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Another electrical question (trying hard to fry myself...)

Discussion in 'The Lounge' started by cbbr, Apr 2, 2006.

  1. cbbr

    cbbr 1 ton status GMOTM Winner

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    If I were to run a second breaker box, is there any reason not to simply tap it into the Service Wire Lugs in my current box? The reason that I ask is it looks like the easiest way to tap in to the current box.
     
  2. HarryH3

    HarryH3 1 ton status Author

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    You need to get a qualified electrician to look at it. Usually the wires from the main line are sized just big enough to safely power the box that is in the house. Tapping in a second box on wires that aren't rated for the current can burn your house down. To make matters worse, if the house should burn and the investigation shows that it was started by wiring that was installed without a permit, the insurance company can deny your claim... :eek:
     
  3. broc944

    broc944 1/2 ton status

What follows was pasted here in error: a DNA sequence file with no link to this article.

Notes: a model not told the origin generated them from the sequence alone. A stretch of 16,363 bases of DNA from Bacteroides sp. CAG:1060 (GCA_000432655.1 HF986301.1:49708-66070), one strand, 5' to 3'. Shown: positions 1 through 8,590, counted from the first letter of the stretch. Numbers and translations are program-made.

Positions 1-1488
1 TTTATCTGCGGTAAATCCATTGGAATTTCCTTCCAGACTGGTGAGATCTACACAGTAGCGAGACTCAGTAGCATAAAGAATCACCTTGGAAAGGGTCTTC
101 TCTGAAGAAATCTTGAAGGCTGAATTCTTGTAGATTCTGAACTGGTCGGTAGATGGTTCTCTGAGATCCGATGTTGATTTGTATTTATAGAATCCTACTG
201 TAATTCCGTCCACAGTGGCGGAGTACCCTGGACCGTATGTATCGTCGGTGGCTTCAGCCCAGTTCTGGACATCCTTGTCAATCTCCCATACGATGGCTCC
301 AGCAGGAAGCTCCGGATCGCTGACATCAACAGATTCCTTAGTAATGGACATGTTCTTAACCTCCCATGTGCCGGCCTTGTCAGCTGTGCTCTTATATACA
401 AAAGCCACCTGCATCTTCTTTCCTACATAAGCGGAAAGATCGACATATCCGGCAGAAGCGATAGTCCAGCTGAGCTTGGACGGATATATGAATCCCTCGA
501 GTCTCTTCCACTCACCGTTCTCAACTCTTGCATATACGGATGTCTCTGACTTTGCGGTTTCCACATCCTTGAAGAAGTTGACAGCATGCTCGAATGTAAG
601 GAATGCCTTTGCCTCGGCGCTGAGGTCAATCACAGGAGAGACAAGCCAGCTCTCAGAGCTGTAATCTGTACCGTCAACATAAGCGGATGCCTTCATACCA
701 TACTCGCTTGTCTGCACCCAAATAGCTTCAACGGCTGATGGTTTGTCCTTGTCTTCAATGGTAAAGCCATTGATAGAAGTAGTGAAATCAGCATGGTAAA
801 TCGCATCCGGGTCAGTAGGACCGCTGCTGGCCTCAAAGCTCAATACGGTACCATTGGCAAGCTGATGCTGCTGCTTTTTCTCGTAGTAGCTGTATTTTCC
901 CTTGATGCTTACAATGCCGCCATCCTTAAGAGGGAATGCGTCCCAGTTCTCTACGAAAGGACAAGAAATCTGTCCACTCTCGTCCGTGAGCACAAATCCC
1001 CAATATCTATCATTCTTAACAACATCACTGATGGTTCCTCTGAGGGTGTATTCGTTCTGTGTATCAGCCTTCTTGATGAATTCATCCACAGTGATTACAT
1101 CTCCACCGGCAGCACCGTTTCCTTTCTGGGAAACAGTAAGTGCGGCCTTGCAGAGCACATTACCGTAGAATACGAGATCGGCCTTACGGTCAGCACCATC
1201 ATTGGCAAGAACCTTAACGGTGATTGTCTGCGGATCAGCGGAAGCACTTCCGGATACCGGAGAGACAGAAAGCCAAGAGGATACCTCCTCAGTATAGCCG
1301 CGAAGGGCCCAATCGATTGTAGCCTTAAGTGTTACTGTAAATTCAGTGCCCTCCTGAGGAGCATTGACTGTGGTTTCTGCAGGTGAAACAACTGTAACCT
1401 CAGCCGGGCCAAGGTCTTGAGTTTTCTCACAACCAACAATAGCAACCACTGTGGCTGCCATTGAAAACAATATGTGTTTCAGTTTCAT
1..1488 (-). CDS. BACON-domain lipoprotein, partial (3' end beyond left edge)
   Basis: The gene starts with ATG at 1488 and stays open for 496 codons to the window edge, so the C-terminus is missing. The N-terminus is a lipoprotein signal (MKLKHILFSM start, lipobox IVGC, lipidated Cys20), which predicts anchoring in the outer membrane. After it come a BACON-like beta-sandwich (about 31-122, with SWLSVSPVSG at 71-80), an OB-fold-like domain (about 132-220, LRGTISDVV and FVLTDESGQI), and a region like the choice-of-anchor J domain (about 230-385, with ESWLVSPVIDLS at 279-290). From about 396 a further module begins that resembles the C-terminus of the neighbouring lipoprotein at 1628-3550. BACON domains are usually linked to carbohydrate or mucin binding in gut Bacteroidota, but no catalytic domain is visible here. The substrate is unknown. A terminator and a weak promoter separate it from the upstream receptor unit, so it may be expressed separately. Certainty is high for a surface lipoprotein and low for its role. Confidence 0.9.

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    Are you talking about the lugs that connect the main feed to the house from the street? If that is what you are talking about then I would not advice it for several reasons, and most of them deal with safety. I have the little plastic card that says I know what I am doing. (well most of the time anyway):D .
     
  4. dontoe

    dontoe 3/4 ton status GMOTM Winner

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    Post a photo of yer box, dude! :wink1:
     
  5. cbbr

    cbbr 1 ton status GMOTM Winner

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    That's exactly what I am talking about. I thought that it may be safe to tap into the (after turning off the electricity of course) and run a second box.

    Don I need to charge the camera and I will shoot a pic. Basically its a big 200a box and all of the breaker slots are full. There are two 20a breakers, one high left and one low right, that run to the shop now. I really need more juice out there including a 220v receptacle. Moving 1/2 of the box to get two slots to put a 60a is a PITA, so of course I'm looking for an easier way.
     
  6. broc944

    broc944 1/2 ton status

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    If this is truly the case the only way you are going to turn the power off is to pull the meter, the only people that can do that is the power company, at least that is the way it is in this state.
     
  7. cbbr

    cbbr 1 ton status GMOTM Winner